The process for each individual varies due to account information, accuracy, credit goals in mind, time frame on goals, etc. To keep this answer short and simple, once we receive your credit reports, we will analyze your credit history to identify items that are responsible for bringing your credit score down and what is in need of establishment. When it comes to the Bureau Discovery Feature, our Solutions Specialists will draft letters to investigate the accounts on your behalf with approval. It is important to note, according to Federal Law, the credit bureaus can ignore your “dispute” under a variety of conditions. In our experience, a large part of dispute letters sent directly from consumers are rejected for one reason or another. CreditServices.com’s letters are expertly designed in such a way through our Random Recognition System™ (RSS) that credit bureaus will accept our investigation letters and conduct an investigation.

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Is the Repair Process Legal?

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As a citizen, you are given rights under the Fair Credit Reporting Act (FCRA), including the right to challenge inaccurate, misleading and obsolete items appearing on your credit report. CreditServices.com™ uses every venue available to you under the law to help you assert these rights. You have the simple right to make sure and validate that all accounts and information currently reporting is 100% free of error.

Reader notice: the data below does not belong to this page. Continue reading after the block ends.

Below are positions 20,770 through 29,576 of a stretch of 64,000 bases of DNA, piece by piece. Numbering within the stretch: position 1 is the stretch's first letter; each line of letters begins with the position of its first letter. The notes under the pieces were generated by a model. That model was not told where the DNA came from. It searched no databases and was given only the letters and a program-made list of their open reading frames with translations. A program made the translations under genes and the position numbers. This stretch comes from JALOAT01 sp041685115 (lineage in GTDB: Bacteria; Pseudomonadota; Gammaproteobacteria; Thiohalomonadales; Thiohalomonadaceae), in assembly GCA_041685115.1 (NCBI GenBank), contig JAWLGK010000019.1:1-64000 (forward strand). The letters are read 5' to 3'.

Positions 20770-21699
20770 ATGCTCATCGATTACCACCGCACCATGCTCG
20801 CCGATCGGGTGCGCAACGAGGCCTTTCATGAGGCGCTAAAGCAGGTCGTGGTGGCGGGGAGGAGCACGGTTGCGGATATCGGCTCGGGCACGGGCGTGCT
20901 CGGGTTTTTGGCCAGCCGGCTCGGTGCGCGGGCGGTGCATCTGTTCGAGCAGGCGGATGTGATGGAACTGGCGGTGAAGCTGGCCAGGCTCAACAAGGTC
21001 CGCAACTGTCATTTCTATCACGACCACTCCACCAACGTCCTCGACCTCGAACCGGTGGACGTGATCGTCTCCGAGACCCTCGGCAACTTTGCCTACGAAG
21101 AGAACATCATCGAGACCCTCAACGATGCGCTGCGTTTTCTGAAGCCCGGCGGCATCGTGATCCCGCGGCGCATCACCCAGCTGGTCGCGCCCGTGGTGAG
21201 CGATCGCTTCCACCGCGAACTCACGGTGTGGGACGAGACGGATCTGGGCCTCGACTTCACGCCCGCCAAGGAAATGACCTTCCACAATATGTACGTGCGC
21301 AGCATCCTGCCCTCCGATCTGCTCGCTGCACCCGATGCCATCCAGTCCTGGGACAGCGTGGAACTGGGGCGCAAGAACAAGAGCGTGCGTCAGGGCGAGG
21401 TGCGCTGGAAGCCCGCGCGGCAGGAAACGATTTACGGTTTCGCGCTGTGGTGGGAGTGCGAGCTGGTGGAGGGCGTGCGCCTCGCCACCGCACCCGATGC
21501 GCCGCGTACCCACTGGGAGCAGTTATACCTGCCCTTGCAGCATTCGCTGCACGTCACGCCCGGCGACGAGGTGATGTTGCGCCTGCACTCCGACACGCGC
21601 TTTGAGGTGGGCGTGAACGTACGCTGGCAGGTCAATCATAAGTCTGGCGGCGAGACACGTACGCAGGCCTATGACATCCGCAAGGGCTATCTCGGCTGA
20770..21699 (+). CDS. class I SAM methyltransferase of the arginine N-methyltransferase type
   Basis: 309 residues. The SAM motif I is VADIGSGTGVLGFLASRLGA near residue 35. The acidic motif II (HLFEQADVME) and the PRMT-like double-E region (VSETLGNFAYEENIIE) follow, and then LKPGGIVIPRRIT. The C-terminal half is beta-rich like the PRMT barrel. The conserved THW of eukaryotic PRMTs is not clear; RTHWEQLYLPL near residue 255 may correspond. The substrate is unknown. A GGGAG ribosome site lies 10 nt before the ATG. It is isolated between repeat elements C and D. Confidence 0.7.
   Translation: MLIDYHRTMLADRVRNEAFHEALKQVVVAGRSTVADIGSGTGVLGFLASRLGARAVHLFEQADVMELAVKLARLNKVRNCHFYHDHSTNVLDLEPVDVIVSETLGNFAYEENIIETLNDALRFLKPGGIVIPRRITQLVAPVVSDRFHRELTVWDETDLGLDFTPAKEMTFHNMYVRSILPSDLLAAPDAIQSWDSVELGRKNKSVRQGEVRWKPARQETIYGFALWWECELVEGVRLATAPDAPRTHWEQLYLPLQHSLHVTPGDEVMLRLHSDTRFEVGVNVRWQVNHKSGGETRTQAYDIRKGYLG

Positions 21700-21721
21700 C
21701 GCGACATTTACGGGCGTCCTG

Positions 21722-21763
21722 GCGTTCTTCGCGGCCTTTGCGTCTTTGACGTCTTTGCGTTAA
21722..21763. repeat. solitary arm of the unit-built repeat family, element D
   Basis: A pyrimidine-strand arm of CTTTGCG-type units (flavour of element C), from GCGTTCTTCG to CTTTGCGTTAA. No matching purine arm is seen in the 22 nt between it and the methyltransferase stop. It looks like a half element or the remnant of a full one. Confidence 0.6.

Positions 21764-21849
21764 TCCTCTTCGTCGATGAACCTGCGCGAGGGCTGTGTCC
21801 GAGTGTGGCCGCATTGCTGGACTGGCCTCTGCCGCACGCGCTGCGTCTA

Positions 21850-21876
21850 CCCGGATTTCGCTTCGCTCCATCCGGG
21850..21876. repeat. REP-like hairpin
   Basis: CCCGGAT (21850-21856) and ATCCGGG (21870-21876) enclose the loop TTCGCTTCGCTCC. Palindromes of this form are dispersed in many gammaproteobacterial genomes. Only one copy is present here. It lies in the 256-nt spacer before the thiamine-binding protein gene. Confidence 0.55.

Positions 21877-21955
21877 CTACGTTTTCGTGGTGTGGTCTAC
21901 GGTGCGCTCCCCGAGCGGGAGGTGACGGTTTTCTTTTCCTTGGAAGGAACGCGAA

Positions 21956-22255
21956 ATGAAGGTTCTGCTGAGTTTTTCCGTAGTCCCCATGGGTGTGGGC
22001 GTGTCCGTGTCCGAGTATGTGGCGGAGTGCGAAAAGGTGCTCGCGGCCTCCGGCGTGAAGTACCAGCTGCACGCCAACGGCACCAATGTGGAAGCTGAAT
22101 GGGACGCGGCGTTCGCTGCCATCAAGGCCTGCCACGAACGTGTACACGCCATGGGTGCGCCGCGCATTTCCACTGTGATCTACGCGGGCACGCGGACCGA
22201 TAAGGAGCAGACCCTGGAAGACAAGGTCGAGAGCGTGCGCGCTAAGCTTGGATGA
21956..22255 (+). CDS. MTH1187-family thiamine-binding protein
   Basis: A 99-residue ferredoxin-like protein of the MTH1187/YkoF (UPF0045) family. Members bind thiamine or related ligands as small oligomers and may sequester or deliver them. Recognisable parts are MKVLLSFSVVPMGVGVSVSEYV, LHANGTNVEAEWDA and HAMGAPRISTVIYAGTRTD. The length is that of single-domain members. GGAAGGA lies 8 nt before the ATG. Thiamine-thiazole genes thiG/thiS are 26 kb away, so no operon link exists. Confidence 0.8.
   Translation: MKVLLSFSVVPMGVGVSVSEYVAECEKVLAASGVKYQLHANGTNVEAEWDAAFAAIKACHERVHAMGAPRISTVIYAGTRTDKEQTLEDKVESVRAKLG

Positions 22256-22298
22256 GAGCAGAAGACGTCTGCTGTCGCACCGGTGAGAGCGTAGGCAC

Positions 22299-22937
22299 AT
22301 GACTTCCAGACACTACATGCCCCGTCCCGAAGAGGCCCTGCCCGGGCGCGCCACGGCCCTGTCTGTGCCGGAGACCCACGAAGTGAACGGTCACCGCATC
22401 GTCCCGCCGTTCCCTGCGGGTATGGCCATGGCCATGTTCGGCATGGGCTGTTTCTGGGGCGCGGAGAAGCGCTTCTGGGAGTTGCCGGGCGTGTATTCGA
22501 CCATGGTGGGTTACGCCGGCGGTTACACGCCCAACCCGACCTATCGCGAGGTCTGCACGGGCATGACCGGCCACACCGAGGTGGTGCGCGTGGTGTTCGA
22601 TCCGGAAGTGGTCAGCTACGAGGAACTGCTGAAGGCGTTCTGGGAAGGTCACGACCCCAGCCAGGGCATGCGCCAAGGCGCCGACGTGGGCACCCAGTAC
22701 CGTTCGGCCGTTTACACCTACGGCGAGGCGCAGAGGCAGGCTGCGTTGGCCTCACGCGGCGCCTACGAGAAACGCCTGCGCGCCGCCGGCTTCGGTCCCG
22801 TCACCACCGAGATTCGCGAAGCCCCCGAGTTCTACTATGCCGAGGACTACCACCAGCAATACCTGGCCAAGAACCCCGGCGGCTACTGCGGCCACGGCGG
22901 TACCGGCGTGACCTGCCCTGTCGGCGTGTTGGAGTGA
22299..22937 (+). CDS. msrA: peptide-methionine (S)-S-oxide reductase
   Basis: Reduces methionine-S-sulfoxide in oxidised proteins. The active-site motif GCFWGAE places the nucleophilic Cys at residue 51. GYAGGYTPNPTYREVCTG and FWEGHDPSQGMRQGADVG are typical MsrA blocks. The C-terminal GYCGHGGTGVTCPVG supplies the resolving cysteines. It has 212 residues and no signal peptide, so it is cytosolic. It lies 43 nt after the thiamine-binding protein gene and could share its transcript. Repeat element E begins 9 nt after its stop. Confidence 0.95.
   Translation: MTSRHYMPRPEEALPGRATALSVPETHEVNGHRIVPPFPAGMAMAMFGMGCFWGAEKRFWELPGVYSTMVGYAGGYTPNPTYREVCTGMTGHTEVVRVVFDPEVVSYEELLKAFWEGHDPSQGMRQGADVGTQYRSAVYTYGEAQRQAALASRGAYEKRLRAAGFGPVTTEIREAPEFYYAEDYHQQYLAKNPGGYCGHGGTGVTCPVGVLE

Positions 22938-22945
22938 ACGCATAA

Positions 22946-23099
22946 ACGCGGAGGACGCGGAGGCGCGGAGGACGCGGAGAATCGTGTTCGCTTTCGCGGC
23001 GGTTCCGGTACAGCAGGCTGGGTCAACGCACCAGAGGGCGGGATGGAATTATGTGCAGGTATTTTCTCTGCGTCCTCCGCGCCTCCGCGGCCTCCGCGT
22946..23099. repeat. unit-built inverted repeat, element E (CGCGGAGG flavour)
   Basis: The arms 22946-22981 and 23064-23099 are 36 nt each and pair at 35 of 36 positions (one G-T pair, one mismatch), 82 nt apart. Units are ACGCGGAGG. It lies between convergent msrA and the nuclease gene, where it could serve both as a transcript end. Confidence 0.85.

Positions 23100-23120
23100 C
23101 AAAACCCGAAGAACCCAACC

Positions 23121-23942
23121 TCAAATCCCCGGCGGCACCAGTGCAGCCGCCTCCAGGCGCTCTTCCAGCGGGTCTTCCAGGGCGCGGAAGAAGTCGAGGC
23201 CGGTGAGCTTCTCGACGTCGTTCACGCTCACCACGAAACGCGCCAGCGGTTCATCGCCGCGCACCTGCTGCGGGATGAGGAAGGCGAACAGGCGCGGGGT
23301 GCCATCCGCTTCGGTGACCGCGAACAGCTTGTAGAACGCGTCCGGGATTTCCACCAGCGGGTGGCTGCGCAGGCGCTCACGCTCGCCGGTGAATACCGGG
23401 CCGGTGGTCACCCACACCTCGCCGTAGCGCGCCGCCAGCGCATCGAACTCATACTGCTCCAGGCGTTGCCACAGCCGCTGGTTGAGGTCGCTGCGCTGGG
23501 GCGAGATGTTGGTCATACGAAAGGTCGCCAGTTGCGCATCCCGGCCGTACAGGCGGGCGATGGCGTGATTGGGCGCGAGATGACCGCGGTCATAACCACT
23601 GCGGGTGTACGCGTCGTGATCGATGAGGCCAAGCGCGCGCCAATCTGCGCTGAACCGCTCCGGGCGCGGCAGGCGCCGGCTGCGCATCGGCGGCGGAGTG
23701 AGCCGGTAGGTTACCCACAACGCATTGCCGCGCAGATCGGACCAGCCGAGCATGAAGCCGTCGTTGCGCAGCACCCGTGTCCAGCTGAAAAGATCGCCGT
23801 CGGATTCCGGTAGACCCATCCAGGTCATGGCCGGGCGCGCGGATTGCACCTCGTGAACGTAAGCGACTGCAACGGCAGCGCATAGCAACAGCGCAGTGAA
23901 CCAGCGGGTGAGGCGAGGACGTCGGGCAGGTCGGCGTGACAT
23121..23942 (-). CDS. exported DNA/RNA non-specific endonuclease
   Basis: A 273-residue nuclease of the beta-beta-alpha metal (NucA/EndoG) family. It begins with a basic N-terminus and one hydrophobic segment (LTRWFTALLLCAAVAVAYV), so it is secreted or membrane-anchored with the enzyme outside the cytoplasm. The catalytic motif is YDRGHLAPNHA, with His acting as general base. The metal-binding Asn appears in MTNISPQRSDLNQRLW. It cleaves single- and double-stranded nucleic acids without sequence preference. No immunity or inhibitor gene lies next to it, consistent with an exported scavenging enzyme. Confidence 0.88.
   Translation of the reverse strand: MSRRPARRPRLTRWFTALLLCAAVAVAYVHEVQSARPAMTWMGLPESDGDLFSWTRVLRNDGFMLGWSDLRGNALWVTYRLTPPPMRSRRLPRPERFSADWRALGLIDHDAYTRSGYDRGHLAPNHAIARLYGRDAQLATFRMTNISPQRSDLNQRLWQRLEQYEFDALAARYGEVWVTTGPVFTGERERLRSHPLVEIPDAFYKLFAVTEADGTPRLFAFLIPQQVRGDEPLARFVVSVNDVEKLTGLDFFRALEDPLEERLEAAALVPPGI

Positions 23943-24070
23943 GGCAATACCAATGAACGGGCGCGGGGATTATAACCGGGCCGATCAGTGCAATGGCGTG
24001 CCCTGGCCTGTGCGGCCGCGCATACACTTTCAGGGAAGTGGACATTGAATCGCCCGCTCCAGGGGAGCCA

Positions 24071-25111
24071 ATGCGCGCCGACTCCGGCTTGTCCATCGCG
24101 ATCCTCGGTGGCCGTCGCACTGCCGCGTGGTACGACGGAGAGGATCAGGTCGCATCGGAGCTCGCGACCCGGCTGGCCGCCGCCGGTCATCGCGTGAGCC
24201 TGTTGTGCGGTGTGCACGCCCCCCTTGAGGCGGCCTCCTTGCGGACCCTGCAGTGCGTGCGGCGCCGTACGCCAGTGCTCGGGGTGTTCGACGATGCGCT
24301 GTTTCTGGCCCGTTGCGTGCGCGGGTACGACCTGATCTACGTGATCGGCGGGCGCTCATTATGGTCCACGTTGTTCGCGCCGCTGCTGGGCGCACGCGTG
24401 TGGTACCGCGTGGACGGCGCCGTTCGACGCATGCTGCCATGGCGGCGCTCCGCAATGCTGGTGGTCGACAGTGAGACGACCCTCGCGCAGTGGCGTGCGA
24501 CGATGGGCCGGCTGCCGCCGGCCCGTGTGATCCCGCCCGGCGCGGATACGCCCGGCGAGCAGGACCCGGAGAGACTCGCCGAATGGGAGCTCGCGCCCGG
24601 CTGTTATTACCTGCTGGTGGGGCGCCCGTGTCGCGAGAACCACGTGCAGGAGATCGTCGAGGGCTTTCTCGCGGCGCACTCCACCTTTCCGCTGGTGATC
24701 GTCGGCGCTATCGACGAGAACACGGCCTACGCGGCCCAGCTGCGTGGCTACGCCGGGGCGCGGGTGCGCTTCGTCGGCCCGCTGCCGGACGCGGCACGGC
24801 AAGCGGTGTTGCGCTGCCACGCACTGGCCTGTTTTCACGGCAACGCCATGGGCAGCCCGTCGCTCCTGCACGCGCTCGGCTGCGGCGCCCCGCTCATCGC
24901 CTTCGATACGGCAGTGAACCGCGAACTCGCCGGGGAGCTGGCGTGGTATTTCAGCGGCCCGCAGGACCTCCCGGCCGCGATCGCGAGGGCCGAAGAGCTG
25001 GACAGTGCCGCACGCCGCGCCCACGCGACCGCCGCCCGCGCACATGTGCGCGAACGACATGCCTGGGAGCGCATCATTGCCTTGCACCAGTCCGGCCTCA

How is This Done Legally


The account investigation service and process is your right. When engaged with CreditServices.com™ our team utilizes our advanced tactics within the Bureau Discovery Product Feature™, CreditServices.com’s attorney-reviewed process challenges the inaccurate or misleading accounts on consumers credit reports, CreditServices.com abides by all federal regulation to deliver third party credit restoration assistance.